Saturday 14 July 2012

Magic Mike (2012) - Steven Soderbergh

As a stripper in his younger days and producer of this film, Channing Tatum's own experiences have somewhat informed the plot of this film.  Yet Magic Mike is far from the gritty slice of realism it aspires to be.

The film draws us into the glitzy world of male stripping in sunny Florida.  Tatum's Mike is our protagonist, the lead star who dreams of becoming (of all things) a bespoke furniture maker.  The plot hinges on Alex Pettyfer's Adam, an impressionable nineteen year old seduced by the money, fame and (most importantly) women that the industry provides.  Mike teaches him his methods, but is racked with guilt for inadvertently steering Alex into drug addiction.

The problem is, drugs aside, the stripping lifestyle is far from the seedy underworld you might expect.  Instead, it's a glamorous, colourful world that lacks danger - except from some rowdy frat boys.  In the midst of economic recession, the notion of giving up fortune and sex to become a carpenter is ridiculous.  The life of a stripper may be a cheap facade, but is it really worth giving up in favour of Alex's straight-laced, boring sister Brooke (Cody Horn)?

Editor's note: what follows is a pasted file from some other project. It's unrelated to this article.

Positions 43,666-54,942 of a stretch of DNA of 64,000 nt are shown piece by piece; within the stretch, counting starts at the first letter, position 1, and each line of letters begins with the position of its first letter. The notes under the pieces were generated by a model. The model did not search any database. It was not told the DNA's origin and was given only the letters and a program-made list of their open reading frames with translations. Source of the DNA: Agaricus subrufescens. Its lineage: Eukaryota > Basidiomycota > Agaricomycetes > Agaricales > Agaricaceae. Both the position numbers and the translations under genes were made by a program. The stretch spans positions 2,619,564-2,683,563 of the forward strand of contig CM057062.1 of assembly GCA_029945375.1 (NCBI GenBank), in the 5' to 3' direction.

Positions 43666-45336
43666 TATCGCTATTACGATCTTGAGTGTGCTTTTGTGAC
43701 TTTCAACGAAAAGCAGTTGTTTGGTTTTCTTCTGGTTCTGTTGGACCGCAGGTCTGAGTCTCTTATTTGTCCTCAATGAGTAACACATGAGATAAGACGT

Many of Soderbergh's shots cut off the faces of his actors.  This is supposed to offer detachment, to focus on their masculine physique and force the audience's gaze to objectify these men.  Instead, the focus becomes the choreography - Tatum's dance skills especially.  It's not just the thongs and their contents that impress.  Rather than stripping being viewed as a degrading career choice, it's more degrading to the 50 Shades loving, animalistic and eager hoards of drooling women, interested only in seeing flesh rather than the men behind the latex.  Importantly, nudity is implied rather than actually shown, with Mike's magic wand kept out of sight (I suspect, much to the dismay of many cinema goers) and characterisation thrust to the forefront.

The characters, though, are defined more by their stage names than any actual humanity.  With its hilariously crude script and camp performances, this is neither a hard-hitting drama nor a piece of seductive eroticism.  Magic Mike is less Full Monty social message and more Showgirls cheap thrill - minus the sex.